His death this week in a US prison from COVID19 complications brought to an end the multi-complex life of a musical genius that was Phil Spector.
In his heyday, his music brought joy to millions, and for those of us who embrace the 1960s, still does.
Spector’s distinctive ‘’wall of sound’’ gave us such hits as the Ronettes “Be My Baby”, Ike & Tina Turner’s “River Deep, Mountain High” and the Righteous Brothers “You’ve Lost That Loving Feeling”, and of course many, many more wonderful hits, spectacular arrangements, meaningful music.
Is it right and proper to compare Phil Spector to classical music geniuses such as Mozart, Beethoven, and Debussy? I think it is.
They are considered amongst the giants of classical music, there are of course many others – Bach, Beethoven, and Brahms come to mind. As do Mendelssohn, Wagner, Strauss, Tchaikovsky, Rossini, the list goes on and on.
In the modern area, the likes of Kurt Weill and George Gershwin come to mind, but not forgetting Cole Porter, Irving Berlin, and countless ‘’big band’’ leaders and arrangers. The Phil Spector of the 1960s can and did stand proud amongst his musical peers.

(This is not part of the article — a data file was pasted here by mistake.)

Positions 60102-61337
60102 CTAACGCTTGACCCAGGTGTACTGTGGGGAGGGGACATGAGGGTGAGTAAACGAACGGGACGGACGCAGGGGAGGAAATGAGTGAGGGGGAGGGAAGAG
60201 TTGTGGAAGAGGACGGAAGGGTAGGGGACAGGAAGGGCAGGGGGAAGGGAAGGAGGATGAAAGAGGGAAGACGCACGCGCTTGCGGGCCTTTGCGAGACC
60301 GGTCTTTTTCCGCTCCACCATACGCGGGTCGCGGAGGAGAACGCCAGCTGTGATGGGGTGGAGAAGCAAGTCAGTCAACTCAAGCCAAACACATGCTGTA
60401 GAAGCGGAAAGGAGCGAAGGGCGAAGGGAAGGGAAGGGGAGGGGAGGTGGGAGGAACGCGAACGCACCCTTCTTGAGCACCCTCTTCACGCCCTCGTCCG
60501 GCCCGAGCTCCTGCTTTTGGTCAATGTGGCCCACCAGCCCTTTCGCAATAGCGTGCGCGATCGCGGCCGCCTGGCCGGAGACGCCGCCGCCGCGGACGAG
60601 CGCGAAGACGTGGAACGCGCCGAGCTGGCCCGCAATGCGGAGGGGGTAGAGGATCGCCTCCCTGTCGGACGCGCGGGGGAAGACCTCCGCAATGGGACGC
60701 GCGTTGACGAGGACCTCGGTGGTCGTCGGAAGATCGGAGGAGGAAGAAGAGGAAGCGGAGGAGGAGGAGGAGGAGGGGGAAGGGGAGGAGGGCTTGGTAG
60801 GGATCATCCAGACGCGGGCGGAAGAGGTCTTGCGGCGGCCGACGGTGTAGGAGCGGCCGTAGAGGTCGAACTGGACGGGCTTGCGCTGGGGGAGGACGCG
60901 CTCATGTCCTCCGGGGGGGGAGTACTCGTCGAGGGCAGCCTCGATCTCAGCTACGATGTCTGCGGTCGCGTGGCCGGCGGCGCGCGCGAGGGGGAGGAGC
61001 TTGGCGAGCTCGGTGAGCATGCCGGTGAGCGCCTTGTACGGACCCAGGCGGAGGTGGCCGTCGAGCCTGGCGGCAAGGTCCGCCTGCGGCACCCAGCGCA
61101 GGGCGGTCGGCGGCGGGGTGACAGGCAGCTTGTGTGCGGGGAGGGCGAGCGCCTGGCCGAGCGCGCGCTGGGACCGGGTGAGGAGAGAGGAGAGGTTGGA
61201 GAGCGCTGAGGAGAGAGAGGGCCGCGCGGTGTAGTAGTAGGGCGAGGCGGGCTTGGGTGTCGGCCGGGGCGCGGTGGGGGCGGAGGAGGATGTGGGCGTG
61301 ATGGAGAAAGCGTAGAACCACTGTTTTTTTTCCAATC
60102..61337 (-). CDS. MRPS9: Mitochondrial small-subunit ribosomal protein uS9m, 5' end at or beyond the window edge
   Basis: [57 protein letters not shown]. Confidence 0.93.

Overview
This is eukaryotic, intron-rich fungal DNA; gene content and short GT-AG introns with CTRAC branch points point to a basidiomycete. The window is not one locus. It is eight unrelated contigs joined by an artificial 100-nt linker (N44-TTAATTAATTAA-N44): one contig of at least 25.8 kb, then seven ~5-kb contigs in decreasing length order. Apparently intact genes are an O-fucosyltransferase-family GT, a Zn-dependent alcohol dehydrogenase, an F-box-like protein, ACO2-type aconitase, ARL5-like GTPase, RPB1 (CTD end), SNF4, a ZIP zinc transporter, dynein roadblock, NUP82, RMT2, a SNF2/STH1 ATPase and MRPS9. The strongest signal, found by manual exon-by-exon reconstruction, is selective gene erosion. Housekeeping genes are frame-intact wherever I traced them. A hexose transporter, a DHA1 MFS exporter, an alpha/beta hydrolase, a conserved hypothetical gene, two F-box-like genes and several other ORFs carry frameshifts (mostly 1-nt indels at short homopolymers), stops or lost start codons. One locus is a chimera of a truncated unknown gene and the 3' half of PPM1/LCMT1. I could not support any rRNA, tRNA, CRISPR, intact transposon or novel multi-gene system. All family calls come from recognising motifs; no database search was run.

What Spector became, his downfall and subsequent imprisonment, are worth recalling but should not be dwelt on.
Phil Spector needs and must be remembered solely for his musical genius.
It’s not that nothing else matters. As far as the US justice system is concerned, he took a life – that can not, and must not be overlooked.
But for now, I want to remember with love the music that Phil Spector created. The sheer joy and pleasure his music gave to millions.
Just maybe now this flawed genius can rest in peace.